Camille Cottin, 43
Where you’ll see her this year: “Golda,” a biopic about Golda Meir starring Helen Mirren; and a surprise new season of “Call My Agent”
Why she’s a standout: Paris-born Cottin has been a fixture of cinema and TV in France for years, but Americans finally got to know her during lockdown when they were binge-watching the stupendous French comedy series “Call My Agent.” Suddenly, the funny, sexy, mysterious actress was everywhere. Last year, she co-starred with Matt Damon in “Stillwater,” a drama in which she struggles to help a Montana man clear his daughter’s name. And she stole Lady Gaga’s husband in “House of Gucci.” On the set of “Gucci,” Cottin told Vogue, Gaga went method with her. “She was really nice,” the actress said. “But the thing is, [our characters] are rivals. So she couldn’t really hang out with me. She was like, ‘Sorry, I hate you. But promise we’ll be friends.’”
Cooper Hoffman, 18
Where you know him from: “Licorice Pizza”
Where you’ll see him this year: Nothing yet, but that’ll change fast.
Why he’s a standout: Before Paul Thomas Anderson’s delicious comedy “Licorice Pizza” starts, in our minds Cooper Hoffman is still the late Philip Seymour Hoffman’s young son. By the end, his prestigious upbringing is an afterthought: At just 18 — and in his first acting role of any kind — he’s brilliant in his own right as jack-of-all-trades teenager Gary Valentine. That’s a feat, because he revealed in a post-screening interview that he wasn’t even trained as a performer. “The only acting I’d done was with Paul [Thomas Anderson],” Hoffman said. “But it was on a lower-scale with an iPhone and his kid — and I’d always play the bad guy and his kid would beat me up.” His movie career is brand spankin’ new, but with Golden Globe and Critics Choice nods right out of the gate, expect it to explode.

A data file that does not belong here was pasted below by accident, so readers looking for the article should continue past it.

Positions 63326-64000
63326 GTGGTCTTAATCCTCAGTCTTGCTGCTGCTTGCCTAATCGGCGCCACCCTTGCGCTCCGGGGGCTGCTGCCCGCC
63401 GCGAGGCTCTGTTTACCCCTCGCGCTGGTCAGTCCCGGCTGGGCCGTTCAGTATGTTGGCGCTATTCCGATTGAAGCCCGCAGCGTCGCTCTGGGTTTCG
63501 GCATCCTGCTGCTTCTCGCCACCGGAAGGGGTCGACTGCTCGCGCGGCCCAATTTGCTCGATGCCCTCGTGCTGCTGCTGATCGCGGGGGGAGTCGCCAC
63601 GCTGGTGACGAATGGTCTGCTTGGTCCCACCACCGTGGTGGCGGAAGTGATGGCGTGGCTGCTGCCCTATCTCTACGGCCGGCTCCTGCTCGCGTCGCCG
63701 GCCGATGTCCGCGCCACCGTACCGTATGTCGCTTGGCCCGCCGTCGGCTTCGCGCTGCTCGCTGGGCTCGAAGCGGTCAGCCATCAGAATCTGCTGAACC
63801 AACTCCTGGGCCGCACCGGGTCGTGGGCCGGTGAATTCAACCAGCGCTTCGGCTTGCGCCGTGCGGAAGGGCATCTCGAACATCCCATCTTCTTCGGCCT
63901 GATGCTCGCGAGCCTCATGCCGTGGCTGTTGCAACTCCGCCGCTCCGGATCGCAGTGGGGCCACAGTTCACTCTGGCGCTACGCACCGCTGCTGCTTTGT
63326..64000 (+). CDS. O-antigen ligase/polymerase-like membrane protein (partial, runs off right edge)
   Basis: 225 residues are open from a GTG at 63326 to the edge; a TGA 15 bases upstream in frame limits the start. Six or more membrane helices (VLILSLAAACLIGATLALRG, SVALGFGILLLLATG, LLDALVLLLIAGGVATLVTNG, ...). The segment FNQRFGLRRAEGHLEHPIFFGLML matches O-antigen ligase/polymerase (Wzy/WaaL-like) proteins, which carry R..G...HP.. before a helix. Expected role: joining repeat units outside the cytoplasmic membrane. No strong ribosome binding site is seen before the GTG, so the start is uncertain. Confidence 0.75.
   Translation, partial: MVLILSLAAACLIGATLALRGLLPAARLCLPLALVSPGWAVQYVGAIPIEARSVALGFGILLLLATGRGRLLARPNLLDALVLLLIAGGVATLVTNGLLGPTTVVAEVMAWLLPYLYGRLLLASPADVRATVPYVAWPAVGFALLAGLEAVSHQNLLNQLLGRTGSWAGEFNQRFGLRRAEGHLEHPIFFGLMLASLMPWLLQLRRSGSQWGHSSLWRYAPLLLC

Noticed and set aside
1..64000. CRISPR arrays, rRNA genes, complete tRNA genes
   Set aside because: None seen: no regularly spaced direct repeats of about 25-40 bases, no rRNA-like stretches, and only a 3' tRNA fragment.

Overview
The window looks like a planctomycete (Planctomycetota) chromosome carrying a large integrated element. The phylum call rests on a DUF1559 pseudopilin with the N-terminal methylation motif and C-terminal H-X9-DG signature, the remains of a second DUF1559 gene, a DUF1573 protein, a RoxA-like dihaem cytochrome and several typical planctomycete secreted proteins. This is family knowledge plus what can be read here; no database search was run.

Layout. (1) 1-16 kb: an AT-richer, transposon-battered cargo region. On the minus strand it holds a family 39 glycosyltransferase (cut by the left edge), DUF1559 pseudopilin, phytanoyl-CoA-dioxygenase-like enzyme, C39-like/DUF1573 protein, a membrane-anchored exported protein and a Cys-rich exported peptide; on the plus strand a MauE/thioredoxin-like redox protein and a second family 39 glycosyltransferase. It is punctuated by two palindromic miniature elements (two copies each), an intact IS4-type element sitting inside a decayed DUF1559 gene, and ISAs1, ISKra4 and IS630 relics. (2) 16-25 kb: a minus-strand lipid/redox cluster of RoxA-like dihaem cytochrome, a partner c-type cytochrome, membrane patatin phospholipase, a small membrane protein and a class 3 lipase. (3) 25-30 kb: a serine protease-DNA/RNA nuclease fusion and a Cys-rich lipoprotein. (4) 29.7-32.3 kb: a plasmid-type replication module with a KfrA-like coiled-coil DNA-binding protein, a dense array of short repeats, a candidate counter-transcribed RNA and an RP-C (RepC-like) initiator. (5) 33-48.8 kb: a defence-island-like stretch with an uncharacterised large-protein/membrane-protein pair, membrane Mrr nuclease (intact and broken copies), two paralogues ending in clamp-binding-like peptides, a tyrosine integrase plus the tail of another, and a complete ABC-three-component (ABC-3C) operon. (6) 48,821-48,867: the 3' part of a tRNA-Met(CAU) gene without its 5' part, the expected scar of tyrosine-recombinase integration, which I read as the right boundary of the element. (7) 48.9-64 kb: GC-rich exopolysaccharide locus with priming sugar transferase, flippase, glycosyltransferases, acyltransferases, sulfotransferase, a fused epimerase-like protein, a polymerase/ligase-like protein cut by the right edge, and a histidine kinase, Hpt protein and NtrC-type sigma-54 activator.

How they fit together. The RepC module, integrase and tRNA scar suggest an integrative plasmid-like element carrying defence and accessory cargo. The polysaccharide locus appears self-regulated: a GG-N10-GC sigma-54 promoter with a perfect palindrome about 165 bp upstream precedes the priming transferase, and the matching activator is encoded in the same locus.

Melissa Barrera, 31
Where you’ll see her this year: Playing the title role in the movie-musical “Carmen,” co-starring Paul Mescal of “Normal People”
Why she’s a standout: The movie adaptation of Lin-Manuel Miranda’s “In The Heights” overflowed with exciting discoveries, but nobody was as entrancing as Barrera, who played Anthony Ramos’ love interest Vanessa. A deeply empathetic and relatable actress with big eyes and a golden voice, your heart leaps out to her — even as she’s sprinting away from a serial killer in “Scream.” Although she studied musical theater at NYU, almost all of Barrera’s work pre-“Heights” was Spanish-language, so she’s new to average moviegoers here. They’ll get to hear her sing again soon in the film “Carmen,” directed by Natalie Portman’s husband Benjamin Millepied.
Kit Young, 27
Where you know him from: Netflix’s “Shadow and Bone”
Where you’ll see him this year: Netflix’s “The School for Good and Evil,” starring Charlize Theron, Kerry Washington and Michelle Yeoh
Why he’s a standout: Few actors have the twinkle in their eye that sly Brit Kit Young does. An accomplished Shakespearean actor (he was superb in “Julius Caesar” and “A Midsummer Night’s Dream” with Gwendoline Christie in London), his biggest screen role so far was on last year’s Netflix wizards-at-war series “Shadow and Bone” as Jesper, a mischievous sharpshooter. Young makes for a compelling combo: A bit Bond, a little Legolas and a dash of Dickens. You simply can’t take your eyes off him — and he fits big-budget fantasy films like a glove. His charisma will soon be on full display in Paul Feig’s starry flick “The School for Good And Evil.”
Mike Faist, 30
Where you know him from: “West Side Story” and “Dear Evan Hansen” on Broadway
Where you’ll see him this year: “Pinball: The Man Who Saved The Game” as Roger Sharpe, the guy who ended a 35-year ban on pinball in New York City
Why he’s a standout: Faist first caught our attention as Connor, the darkly comic loner in the Broadway musical “Dear Evan Hansen,” for which he scored a Tony nomination. Good though he was, nobody would have pegged him for Riff, the powerful leader of the Jets gang in “West Side Story.” But in the Steven Spielberg-directed remake, the lanky actor is ferocious in the part. A revelation if there ever was one, Faist is an everyman who can switch from charmer to killer in an instant. He’s known right now for playing teens, but that emotional versatility will ensure a long, must-watch career.